Rosa Linton remembers when women could not vote
ROSA Ruth Linton, who celebrated her 100th birthday on July 7, clearly remembers the period up to 1938 when women were not allowed to vote in elections.
"Men alone had votes; women were not counted in that," Linton — founder and former principal of the Summer Hill Basic School in St James — told the Jamaica Observer in an interview at her Summer Hill home last week. "I think it was sometime after I had my first child in 1938 that women got the privilege to vote because I never voted until 'late up'. I think I voted about six times after that," she said.
It was not until 1944 with the introduction of Universal Adult Suffrage in Jamaica, a system that extended voting rights to all adults irrespective of race, sex, gender or social class, that women were allowed to vote.
According to Linton, before that women could not take part in any aspect of national decision. "They couldn't be politicians. So [having] a woman prime minister would never happen back then," Linton stated.
And while there were no shootings and killings as a result of political rivalry, she said there were rivalries of different kinds in that early period of electioneering.
"They filth in A B Lowe's car; he was running for the Labour Party at the time," Linton said. "It was vicious but altogether different from now, because nobody was killing one another. They said what they wanted to say against each other but no killing."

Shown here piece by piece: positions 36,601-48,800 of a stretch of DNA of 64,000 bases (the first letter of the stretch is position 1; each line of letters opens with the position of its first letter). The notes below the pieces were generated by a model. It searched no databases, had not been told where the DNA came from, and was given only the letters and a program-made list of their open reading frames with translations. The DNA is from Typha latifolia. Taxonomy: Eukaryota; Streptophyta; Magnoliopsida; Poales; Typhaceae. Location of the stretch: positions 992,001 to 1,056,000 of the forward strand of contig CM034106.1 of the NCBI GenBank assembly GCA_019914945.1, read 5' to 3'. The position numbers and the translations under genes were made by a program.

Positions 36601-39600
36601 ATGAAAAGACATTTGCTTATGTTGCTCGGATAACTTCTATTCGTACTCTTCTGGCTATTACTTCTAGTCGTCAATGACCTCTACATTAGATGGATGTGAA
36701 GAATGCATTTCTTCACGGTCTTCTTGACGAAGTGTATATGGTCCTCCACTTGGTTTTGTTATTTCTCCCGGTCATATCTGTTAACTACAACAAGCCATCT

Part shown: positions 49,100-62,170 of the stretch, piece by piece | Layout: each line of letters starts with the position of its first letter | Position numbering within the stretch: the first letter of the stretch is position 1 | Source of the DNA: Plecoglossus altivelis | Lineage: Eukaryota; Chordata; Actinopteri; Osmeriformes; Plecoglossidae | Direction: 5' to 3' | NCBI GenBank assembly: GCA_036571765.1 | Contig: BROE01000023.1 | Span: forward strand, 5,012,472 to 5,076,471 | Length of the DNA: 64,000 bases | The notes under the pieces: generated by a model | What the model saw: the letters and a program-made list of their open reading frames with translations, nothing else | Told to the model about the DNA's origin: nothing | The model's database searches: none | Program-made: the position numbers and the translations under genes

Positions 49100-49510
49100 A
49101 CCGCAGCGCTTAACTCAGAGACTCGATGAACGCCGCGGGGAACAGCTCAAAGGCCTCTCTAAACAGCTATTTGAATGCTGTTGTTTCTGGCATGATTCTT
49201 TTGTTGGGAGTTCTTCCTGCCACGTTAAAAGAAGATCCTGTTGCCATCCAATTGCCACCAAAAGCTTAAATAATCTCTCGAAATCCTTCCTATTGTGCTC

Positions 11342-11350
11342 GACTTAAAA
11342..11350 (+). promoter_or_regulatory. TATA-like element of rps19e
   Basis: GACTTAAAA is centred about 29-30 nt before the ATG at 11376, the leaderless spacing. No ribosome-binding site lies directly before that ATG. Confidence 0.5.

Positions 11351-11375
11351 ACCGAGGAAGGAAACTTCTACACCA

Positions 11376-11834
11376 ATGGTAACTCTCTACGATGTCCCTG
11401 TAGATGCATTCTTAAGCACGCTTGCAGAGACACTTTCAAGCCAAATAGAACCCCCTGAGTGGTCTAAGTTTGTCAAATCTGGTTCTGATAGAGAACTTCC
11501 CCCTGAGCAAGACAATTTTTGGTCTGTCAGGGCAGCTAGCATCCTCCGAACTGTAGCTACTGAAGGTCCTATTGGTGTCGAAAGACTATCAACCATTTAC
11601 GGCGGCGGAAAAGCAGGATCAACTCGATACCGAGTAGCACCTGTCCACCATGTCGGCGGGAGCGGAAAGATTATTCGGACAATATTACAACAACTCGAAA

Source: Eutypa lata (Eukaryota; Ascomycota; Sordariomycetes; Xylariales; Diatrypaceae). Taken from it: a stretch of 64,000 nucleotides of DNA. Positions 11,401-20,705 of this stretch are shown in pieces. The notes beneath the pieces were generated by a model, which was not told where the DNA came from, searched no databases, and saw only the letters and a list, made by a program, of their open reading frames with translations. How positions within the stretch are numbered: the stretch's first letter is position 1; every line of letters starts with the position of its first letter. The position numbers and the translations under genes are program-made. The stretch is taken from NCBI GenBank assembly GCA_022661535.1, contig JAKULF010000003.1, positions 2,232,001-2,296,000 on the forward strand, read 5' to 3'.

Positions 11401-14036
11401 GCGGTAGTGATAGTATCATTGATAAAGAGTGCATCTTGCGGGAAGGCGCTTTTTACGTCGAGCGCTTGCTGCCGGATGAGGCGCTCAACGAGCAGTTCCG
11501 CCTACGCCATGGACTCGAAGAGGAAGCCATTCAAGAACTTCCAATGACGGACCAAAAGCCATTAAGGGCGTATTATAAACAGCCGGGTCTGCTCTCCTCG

But Linton said Jamaica was very peaceful in those days. "People were free to walk, people were neighbourly. You don't have much of that today," the centenarian said. "That seems to die out."
The centenarian also has fond memories of Christmas celebrations when she was a little girl.
"Christmas time we as girls got up early mornings, draw the chocolate tea or coffee and we visited homes like our grandparents and we give them early morning breakfast. We were so free and happy we could walk as we like and there was no fear. People can't do that now," she added.
"... Christmas time you had drum playing early morning. You could hear the Kettle drum playing in the community square and the base drum was loud! It was always a nice time," Linton said. "Sometimes they had picnic and merry-go-round and all those things. It was a big celebration, and we would ride the merry-go-round. But those things don't
Linton, meanwhile, said young girls back then would never be caught exposing their bodies. "Women used to dress properly; now is pure 'out-of- orderness'," she said. "Women not dressing now. The dresses weren't necessarily long but you were properly covered. You didn't have people wearing those 'short-up' things under their bottoms. No sah! That was not allowed in my days as a young lady coming up. The way I see some ladies now, I wonder if I could expose my body. Back then you have respect for your body, even up to now I respect my body. Your body was private, sacred. I wore sleeveless dress, but covered. No exposures," Linton told the Observer.